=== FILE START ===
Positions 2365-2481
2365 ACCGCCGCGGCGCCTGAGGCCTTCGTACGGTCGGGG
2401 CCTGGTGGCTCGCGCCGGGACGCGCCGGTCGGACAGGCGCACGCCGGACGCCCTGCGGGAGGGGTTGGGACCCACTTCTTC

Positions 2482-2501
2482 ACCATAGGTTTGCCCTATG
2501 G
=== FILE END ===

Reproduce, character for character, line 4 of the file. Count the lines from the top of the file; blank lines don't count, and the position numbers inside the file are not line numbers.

Positions 2482-2501